A victim support group says it is totally unacceptable for people who have suffered at the hands of criminals to have to investigate themselves because of a lack of action by Hampshire Police.
Inspectors have criticised the force after finding little evidence of meaningful investigation into some common crimes.
Her Majesty’s Inspectorate of Constabulary carried out a national investigation into all 43 police forces in this country. It found that policing was a postcode lottery – with variations across the country.
Inspectors looked at crime prevention, how crime is investigated and how offenders are brought to justice, and time-effective policing.
In a letter to Hampshire police Zoe Billingham, from HMIC, said: ‘In certain cases, for crimes such as burglary dwellings, there was clear evidence of investigation and supervision.
‘However, for other offences (many of which were not attended) some cases were found to have little evidence of meaningful investigation or supervision.’
Hampshire police was also criticised as it does not record whether or not officers attend crimes in the selected categories.
Steve Mote, from the charity Victim Support, said it was totally unacceptable that victims have to investigate crimes.
In a statement he said: ‘As a charity that has supported millions of crime victims, we know how important it is that they get the help they need from the police.
‘It is critical they can trust officers to investigate their case thoroughly and keep them informed of progress and the outcome.
‘It is totally unacceptable for victims to have to investigate their own case as it could put them at risk of further harm and they may miss vital evidence which could allow offenders to evade jusice.
‘These are not the standards we should expect from the police and improvements must be made. We will make sure crime victims and witnesses get the support they need and the respect they deserve.’
Victims of crime can contact Victim Support for help on 0845 30 30 900 or visit victimsupport.org.uk
HM Inspector of Constabulary Roger Baker, who led the inationwide nspection, warned that high-volume offences, such as criminal damage or vehicle crime, are nearly decriminalised.
Mr Baker said: ‘It’s more a mindset, that we no longer deal with these things. And effectively what’s happened is a number of crimes are on the verge of being decriminalised. So it’s not the fault of the individual staff, it’s a mindset thing that’s crept in to policing to say “we’ve almost given up”.’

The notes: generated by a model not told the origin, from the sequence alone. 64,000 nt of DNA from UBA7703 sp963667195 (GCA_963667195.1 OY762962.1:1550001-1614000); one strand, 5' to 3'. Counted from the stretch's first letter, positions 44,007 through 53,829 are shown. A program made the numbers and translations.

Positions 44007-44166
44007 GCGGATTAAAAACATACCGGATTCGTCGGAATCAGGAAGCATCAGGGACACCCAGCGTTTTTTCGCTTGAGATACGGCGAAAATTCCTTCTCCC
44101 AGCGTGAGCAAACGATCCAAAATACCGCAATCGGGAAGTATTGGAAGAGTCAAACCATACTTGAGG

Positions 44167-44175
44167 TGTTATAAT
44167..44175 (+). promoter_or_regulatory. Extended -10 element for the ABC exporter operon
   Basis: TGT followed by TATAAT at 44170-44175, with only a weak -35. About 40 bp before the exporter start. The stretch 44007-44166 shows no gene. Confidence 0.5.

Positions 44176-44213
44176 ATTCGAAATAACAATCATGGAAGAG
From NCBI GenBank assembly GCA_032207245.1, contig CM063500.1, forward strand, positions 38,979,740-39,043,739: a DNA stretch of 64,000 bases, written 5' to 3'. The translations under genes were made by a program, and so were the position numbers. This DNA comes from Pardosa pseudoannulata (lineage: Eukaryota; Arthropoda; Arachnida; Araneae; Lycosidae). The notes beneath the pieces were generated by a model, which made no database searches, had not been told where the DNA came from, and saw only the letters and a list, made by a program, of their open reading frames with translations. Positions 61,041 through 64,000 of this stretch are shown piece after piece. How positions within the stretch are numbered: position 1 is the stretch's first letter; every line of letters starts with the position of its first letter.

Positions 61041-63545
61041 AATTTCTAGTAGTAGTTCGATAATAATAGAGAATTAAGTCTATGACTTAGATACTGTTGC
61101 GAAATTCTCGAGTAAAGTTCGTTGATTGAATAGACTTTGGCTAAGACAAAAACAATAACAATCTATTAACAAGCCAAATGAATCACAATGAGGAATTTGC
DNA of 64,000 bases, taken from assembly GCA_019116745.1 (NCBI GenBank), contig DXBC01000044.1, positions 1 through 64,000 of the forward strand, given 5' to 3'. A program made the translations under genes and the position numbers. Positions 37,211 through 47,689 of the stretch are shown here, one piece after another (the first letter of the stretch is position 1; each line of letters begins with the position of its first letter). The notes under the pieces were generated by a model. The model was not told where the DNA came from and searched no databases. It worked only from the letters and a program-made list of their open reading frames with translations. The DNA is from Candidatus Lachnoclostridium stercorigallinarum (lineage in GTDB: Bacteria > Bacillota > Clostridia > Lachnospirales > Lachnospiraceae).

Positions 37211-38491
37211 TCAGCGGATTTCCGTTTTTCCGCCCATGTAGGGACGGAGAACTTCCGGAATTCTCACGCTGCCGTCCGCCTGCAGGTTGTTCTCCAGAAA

But the police and crime commissioner Simon Hayes and Hampshire Federation chairman John Apter have both said budget cuts have meant service to the public has decreased in quality.
The inspectors looked at a sample of 100 crimes reported to the police in the following categories: burglary of a private dwelling, burglary of a building other than a dwelling, assault, theft from motor vehicle and criminal damage. The report said there was evidence of investigations into house burglaries, but in some cases nationally call-handlers were encouraging victims to investigate crimes themselves.
Jools Bell, 43, had bikes worth thousands of pounds stolen from a brick shed attached to her home in Wilmott Close, Gosport.
She praised the police who did investigate the theft – but she carried out her own detective work and offered a £100 reward for the return of the bikes
‘A lot of people have started up their own Facebook groups so they can put pictures of their stolen bikes on it,’ she said.
‘That’s what we did on the lost and stolen bikes of Gosport page.
‘I was on Facebook every night – on all the websites.
‘I imagine the police don’t have time for that.’
She added officers kept in touch with updates, increased patrols near her home and came out to the property to investigate.
‘I can’t fault the police at all, they were fantastic,’ she said. ‘That’s because of the price of the bikes – they would have been insured for about £9,000. They came out and kept us up to date. I’ve heard from people in the past if it’s just a regular bike not much happened.’